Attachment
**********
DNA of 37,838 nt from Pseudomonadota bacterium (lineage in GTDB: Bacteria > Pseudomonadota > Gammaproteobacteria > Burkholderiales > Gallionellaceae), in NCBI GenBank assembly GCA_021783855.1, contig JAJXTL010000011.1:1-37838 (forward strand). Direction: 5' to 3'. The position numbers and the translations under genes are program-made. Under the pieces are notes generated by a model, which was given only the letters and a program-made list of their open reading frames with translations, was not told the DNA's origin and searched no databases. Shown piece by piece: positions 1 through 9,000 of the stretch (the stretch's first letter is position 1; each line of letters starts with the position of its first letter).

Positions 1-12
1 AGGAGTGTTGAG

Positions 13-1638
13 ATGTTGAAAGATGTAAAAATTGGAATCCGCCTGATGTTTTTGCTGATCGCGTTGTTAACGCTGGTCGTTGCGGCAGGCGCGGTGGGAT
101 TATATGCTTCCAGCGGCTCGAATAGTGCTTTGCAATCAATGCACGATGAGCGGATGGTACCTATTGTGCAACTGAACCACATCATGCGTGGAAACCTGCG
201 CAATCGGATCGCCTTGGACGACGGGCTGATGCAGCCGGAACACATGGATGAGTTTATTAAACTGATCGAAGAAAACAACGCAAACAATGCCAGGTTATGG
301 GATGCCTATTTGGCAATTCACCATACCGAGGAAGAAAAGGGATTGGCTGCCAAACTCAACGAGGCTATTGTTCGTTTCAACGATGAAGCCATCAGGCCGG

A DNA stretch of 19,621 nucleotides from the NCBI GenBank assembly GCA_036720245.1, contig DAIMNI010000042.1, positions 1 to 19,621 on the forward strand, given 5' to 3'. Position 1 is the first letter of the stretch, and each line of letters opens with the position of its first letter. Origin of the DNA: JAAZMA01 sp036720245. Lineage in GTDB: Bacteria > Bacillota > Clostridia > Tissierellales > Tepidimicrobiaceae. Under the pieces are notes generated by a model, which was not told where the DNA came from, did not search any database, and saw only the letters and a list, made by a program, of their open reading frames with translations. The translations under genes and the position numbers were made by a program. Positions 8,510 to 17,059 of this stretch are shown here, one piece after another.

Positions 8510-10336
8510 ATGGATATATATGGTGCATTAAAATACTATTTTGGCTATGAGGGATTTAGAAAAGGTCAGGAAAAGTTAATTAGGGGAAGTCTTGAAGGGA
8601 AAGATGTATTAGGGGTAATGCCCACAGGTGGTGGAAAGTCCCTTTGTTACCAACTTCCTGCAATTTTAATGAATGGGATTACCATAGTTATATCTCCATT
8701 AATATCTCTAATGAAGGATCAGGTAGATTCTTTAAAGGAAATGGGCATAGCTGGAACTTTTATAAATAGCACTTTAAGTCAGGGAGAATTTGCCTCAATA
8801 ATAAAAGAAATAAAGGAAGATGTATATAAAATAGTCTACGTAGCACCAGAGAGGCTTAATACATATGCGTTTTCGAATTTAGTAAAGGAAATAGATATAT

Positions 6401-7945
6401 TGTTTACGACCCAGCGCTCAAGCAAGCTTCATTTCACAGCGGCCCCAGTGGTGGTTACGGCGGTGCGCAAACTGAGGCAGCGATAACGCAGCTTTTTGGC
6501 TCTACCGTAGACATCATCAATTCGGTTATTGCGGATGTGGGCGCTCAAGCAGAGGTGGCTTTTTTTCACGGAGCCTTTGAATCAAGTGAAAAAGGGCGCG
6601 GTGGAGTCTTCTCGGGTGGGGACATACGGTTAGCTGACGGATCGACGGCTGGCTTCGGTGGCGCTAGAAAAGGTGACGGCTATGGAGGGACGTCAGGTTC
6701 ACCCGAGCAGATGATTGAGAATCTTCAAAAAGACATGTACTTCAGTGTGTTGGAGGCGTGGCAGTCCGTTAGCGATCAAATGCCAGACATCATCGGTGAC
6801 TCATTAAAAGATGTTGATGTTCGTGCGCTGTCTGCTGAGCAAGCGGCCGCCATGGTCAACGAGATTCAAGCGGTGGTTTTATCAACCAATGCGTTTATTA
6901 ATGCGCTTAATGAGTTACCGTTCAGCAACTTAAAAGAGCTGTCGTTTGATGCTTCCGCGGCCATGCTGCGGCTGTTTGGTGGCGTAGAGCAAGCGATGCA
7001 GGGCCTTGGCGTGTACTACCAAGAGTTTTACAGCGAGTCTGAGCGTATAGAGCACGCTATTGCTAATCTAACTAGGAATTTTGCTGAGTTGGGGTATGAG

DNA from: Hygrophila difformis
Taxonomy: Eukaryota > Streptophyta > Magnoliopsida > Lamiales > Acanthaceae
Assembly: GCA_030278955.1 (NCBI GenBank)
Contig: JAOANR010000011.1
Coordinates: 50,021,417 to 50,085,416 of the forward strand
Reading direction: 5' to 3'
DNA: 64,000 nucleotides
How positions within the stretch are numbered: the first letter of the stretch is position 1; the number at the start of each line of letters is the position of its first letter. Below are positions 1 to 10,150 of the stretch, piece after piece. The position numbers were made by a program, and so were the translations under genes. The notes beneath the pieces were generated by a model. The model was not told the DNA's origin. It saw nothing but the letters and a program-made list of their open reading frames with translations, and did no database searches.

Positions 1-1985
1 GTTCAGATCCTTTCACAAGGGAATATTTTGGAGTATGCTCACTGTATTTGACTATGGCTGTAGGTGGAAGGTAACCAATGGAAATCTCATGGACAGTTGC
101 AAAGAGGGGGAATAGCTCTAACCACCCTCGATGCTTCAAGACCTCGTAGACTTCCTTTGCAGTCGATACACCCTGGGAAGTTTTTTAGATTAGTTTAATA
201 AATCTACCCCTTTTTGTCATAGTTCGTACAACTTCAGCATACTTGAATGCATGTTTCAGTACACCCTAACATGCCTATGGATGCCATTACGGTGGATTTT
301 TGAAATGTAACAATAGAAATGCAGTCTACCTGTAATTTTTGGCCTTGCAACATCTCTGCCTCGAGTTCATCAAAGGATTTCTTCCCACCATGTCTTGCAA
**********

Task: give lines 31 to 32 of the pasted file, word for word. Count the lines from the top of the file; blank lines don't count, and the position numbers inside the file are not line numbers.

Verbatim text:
Positions 1-1985
1 GTTCAGATCCTTTCACAAGGGAATATTTTGGAGTATGCTCACTGTATTTGACTATGGCTGTAGGTGGAAGGTAACCAATGGAAATCTCATGGACAGTTGC